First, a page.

HHS has revised the applicable lab qualifications to include a larger proportion of hospital outreach labs, so even if the court found that the initial regulation was "arbitrary and capricious," it may decide HHS has remedied it. .

"I don't have a strong sense that the government will lose here even though they lost in the first round," he said. "It's not a slam dunk by any means."

ACLA has tried to use the fact that HHS changed the applicable lab qualifications to its advantage, arguing in its motion for summary judgment that HHS has "effectively acknowledged the problems with its final rule, adopting a new rule in 2018 that requires hospital laboratories to report data," an argument that Lovitch said could carry weight with the court.

While the changed HHS qualifications do require more hospital outreach labs to report pricing data, it is unclear that many of them will actually do so. The American Hospital Association has opposed CMS' move to require hospital labs to collect and report private payor data under PAMA, and many hospitals appear to feel that the burden of reporting this data outweighs whatever boost in pricing reporting might provide.

CMS' ability to fine non-reporting labs could prove an effective inducement. Under PAMA, the agency can fine labs as much as $10,000 per day for failing to report required information. However, the agency has not enforced those fines to date and has shown little indication that it plans to in this reporting round.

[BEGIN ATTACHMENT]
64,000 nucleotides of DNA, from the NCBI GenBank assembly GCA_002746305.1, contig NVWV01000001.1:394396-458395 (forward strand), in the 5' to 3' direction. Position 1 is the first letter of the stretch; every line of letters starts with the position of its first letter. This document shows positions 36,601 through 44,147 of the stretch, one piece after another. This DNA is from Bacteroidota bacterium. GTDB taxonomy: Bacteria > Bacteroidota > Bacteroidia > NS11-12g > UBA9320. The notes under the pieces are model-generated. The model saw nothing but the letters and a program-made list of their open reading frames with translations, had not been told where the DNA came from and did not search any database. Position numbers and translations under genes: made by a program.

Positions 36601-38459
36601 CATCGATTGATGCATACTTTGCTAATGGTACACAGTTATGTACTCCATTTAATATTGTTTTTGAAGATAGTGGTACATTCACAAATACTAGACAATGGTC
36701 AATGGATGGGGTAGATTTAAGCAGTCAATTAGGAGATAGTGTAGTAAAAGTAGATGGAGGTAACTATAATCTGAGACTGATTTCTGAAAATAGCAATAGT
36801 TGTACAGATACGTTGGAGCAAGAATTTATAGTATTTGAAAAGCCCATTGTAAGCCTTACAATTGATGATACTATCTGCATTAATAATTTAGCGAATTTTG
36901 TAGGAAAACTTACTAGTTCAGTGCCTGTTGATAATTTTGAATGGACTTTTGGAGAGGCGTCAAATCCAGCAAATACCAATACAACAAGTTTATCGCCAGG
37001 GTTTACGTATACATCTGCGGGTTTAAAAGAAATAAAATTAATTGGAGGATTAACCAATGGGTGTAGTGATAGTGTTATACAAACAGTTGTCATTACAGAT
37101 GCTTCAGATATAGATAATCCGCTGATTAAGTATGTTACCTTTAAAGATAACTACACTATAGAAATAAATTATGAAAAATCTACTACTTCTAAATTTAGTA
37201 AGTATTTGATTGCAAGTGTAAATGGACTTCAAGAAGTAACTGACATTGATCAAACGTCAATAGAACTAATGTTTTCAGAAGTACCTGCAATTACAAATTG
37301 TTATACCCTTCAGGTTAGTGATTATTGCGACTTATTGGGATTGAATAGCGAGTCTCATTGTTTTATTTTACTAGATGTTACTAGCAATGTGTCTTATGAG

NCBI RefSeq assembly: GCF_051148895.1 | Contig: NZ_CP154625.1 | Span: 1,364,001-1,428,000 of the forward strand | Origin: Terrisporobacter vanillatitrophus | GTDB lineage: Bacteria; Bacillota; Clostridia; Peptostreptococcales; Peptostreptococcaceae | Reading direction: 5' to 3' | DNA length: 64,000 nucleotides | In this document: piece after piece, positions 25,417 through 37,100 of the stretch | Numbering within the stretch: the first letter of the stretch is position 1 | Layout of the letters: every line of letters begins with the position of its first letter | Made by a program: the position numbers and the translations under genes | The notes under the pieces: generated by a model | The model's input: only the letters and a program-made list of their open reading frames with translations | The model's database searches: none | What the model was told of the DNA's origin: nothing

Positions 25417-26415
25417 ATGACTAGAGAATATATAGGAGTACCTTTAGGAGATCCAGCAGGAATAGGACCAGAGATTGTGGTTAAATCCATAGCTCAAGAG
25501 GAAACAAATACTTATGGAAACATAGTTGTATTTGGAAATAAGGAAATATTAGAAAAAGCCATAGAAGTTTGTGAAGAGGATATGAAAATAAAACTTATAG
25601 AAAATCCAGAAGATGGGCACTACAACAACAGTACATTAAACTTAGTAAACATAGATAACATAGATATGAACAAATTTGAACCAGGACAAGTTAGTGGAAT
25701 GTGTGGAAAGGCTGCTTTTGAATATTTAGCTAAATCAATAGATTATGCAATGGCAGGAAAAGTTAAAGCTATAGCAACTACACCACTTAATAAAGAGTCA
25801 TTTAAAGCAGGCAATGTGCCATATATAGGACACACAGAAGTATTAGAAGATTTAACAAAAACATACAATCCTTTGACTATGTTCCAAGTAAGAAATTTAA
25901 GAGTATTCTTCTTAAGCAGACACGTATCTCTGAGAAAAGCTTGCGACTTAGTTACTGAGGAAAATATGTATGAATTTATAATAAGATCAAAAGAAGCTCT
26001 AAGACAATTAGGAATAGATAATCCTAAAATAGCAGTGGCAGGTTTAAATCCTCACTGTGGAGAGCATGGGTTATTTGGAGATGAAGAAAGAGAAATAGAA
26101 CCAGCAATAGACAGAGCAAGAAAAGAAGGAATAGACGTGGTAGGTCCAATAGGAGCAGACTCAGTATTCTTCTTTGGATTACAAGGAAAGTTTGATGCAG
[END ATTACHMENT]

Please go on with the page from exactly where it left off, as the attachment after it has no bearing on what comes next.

Asked whether a court might, as part of a remedy, rule that CMS must enforce these fines, Lovitch was dubious. "It seems unlikely to me that the court would instruct CMS to enforce the fines," she said, adding that she did not believe ACLA had sought such a remedy.

Lovitch added that even if ACLA is successful in its suit, HHS could appeal and make no additional changes to PAMA while that appeal plays out.

"I suspect CMS will exhaust all opportunities to appeal, absent a settlement," she said.

Both lawyers suggested that ACLA was perhaps more likely to achieve its aims through legislative, not legal, means, though Lovitch noted that the lawsuit could help by drawing attention to the issue and putting pressure on Congress to act.

"I think it's a strong appeal to Congress," Lovitch said. "They can say to Congress, you passed PAMA; this is what we believe based on our view of the legislative history that you intended. It's clear to us that the regulations [HHS] has put into place are not consistent with the legislative history, and you should be concerned about that."